Stem-cell science is a fast-moving field. Just three years since a Japanese researcher first reprogrammed ordinary skin cells into stem cells without the use of embryos, scientists at a Massachusetts biotech company have repeated the feat, only this time with a new method that creates the first stem cells safe enough for human use. The achievement brings the potentially lifesaving technology one step closer to real treatments for disease.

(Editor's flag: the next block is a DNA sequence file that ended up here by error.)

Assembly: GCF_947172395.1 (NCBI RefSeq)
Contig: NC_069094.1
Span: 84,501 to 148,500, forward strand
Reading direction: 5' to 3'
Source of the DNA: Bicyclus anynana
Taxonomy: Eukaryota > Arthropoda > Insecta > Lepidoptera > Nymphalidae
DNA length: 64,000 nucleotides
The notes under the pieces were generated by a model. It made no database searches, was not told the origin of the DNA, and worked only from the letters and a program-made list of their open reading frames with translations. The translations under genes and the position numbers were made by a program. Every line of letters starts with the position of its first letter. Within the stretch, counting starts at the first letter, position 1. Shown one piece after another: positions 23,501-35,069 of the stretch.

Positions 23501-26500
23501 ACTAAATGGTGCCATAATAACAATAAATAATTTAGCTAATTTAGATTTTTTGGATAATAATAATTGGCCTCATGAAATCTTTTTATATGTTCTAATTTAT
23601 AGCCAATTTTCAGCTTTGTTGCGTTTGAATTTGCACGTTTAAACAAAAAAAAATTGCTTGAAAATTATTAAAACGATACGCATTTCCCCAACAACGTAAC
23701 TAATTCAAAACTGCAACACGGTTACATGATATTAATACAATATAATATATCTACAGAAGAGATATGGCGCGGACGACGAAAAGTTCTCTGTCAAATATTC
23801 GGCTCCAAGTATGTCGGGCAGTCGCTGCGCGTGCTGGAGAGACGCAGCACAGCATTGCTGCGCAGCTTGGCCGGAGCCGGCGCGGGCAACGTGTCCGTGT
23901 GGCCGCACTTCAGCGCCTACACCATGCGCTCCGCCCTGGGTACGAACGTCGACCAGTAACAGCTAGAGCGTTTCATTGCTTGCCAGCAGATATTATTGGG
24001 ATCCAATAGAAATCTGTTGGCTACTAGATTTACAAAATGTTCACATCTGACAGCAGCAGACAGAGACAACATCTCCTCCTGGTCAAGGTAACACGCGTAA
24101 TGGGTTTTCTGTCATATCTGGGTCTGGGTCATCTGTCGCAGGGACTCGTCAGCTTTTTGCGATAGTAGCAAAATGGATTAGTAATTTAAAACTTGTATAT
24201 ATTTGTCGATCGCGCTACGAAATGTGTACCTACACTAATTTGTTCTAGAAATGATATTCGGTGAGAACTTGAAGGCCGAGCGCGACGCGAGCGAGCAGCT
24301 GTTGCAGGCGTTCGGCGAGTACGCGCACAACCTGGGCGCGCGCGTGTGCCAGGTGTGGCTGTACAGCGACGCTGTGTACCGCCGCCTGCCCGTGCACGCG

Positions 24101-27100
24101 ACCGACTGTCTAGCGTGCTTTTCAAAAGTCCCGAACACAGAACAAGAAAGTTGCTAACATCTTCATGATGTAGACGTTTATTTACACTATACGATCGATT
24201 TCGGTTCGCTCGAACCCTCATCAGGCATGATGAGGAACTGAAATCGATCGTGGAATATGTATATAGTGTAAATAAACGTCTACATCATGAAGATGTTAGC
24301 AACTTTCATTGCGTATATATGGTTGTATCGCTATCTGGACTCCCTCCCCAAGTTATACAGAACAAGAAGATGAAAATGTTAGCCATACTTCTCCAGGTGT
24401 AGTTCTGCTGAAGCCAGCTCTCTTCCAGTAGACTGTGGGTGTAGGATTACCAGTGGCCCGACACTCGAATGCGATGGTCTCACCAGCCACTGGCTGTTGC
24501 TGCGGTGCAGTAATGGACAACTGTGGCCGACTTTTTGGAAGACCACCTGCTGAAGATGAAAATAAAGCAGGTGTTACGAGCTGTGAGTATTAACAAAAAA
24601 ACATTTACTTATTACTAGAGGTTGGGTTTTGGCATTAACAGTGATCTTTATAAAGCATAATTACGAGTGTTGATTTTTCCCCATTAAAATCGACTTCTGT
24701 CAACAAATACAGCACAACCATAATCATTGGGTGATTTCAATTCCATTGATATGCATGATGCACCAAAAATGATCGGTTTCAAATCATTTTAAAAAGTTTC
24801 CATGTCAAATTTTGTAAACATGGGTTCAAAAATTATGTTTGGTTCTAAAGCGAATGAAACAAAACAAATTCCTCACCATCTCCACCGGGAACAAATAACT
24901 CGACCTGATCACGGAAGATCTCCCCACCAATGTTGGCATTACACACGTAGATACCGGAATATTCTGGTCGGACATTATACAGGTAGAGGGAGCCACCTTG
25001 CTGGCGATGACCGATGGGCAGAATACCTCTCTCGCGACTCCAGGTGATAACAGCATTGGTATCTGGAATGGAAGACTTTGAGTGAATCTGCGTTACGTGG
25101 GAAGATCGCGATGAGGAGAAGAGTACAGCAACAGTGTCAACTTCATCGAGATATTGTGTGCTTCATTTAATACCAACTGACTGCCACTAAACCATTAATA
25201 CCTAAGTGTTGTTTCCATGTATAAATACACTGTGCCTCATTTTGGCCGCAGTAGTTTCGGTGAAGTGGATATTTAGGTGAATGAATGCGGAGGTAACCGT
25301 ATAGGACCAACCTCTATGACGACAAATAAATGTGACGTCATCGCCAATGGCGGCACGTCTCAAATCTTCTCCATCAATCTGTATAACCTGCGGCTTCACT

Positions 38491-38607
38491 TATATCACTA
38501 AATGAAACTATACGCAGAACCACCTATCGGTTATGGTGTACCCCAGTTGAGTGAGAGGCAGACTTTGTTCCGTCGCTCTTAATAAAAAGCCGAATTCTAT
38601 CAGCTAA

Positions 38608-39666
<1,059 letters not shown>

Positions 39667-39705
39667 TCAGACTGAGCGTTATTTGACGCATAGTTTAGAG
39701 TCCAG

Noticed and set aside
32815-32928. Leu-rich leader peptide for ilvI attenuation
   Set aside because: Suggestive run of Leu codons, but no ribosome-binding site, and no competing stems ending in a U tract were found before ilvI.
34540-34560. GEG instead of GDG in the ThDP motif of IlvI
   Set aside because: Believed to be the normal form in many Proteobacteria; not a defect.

Dr. Robert Lanza, chief scientific officer at Advanced Cell Technology (ACT), reported today in the journal Cell that his team has created stem cells using human skin cells and four proteins. The innovation builds on the breakthrough discovery in 2006 by Shinya Yamanaka, who similarly coaxed human skin cells to revert to a pristine, embryonic state by introducing four key genes into the cells, piggybacked on viruses. However, some of those genes are known to cause cancer, which made Yamanaka’s stem cells — known as induced pluripotent stem cells, or iPS cells — unsuitable for human use.
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